Open source photo management software digiKam has been updated to version 7.0.0, an update that has been a full year in the making. The updated digiKam adds a number of new features and bug fixes, according to the team behind the software, including an important update to the software's face-detection capability, which now utilizes deep learning technology to better detect both human and animal faces.

The neural network model now used for digiKam's face detection feature can detect faces in a variety of states and arrangements, including profile shots, burred faces, faces partially obstructed by other objects like sunglasses and more. The digiKam team says that testing the updated feature with 'huge collections' revealed a high level of accuracy resulting in few false positives.

Though the workflow for this updated face recognition function remains the same, the digiKam team notes that users will need to train the neural network to recognize the faces of the people they often photograph by tagging them in multiple images. In cases where the algorithm isn't trained, detected faces are instead marked as 'unknown.'

Other improvements are coming to the face detection tool and related workflow, as well. Users will soon be able to tell digiKam to ignore certain faces using the Reject button. The software will pin Important face tags in the sidebar and automatically assign face tag icons for a faster, more visual workflow. These features, as well as a handful of others, are being worked on over this summer.

Another project underway for digiKam is improvements to the software's face recognition neural network engine. The algorithm will be updated to implement new face classifiers for faster and more accurate facial recognition, plus it will receive a new face embedding database and more. The code with these changes is expected to arrive sometime this summer, according to the team, which says that'll likely drop with digiKam version 7.2.0.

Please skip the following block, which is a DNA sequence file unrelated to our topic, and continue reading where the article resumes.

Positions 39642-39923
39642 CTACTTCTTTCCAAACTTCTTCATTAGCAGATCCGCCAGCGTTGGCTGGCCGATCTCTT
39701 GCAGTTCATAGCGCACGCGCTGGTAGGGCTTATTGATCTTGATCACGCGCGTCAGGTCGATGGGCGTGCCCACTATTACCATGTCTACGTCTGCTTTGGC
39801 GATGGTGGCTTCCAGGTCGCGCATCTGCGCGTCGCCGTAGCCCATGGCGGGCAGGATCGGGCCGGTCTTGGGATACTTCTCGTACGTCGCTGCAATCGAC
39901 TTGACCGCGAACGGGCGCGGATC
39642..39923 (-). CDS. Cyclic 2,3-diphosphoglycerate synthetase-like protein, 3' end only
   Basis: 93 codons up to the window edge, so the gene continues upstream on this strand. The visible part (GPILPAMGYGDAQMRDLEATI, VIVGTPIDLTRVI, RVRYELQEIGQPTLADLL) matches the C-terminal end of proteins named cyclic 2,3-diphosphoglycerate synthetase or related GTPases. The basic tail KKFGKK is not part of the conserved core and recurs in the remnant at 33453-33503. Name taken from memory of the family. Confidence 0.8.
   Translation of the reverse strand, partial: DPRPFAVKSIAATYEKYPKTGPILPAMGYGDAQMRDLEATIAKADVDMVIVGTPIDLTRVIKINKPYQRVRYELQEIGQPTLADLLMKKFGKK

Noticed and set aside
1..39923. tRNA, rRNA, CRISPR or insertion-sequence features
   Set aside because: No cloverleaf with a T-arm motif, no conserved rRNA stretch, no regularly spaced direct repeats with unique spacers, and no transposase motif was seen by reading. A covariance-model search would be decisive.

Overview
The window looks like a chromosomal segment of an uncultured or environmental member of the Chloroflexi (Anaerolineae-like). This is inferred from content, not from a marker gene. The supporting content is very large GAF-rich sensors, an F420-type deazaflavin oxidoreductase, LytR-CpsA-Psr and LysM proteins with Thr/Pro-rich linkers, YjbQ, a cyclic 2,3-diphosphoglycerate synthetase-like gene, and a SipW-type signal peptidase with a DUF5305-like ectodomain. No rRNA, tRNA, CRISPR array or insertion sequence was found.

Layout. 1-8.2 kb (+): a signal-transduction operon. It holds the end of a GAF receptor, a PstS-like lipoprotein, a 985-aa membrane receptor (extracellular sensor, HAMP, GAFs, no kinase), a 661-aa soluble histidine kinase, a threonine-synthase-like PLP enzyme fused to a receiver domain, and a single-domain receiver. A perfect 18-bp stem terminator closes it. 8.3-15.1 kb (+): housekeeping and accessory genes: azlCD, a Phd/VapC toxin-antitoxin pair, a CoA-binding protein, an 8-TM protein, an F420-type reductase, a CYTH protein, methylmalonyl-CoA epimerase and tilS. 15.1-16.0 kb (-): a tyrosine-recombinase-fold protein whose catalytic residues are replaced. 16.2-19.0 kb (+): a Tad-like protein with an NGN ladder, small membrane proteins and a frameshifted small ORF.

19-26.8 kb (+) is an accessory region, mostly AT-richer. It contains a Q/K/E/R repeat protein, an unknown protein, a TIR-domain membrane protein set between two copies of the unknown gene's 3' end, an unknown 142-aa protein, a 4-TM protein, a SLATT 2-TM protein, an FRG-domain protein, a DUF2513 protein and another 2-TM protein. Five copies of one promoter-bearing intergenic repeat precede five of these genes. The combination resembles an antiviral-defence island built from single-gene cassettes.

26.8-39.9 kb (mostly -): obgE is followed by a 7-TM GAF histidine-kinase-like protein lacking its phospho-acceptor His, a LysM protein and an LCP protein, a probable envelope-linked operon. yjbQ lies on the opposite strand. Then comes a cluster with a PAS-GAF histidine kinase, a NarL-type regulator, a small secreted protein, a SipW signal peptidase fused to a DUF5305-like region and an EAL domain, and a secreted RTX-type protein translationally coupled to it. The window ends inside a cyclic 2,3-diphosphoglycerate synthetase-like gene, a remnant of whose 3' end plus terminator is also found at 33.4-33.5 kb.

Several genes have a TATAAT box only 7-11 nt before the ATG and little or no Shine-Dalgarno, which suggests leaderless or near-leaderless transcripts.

Beyond those face recognition changes and planned changes, digiKam 7.0.0 brings LibRaw 0.20, the new version of this library that enables the software to post-process a variety of raw camera files.

With this update, digiKam has gained support for more than 40 additional raw image formats, including ones from cameras like the Sony A7R4, DJI Mavic Air, Ricoh GR III, PhaseOne IQ4 150MP, GoPro HERO7, and more, including several smartphone models. Users can find the full list of supported formats, including the 0.20 additions, on the LibRaw website.

The changes in digiKam 7.0.0 continue from there, including the addition of improved support for the HEIF image format via the use of the libheif shared library, new support for Microsoft Visual C++ with the goal of an eventual Windows Store release, official support for FlatPak Linux bundle, expanded metadata options, a new 'HTML5Responsive' theme for the HTMLGallery plugin, new settings for the SlideShow tool and much more.

Ultimately, the digiKam team explains that over the past year, they reached a new and 'impressive' level of development for the software beyond what they have achieved in the past. The update is extensive, adding considerable support and new features to what remains a very powerful open-source alternative to commercial photo management software.

As expected, digiKam 7.0.0 is available to download for free with support for Windows, macOS and Linux.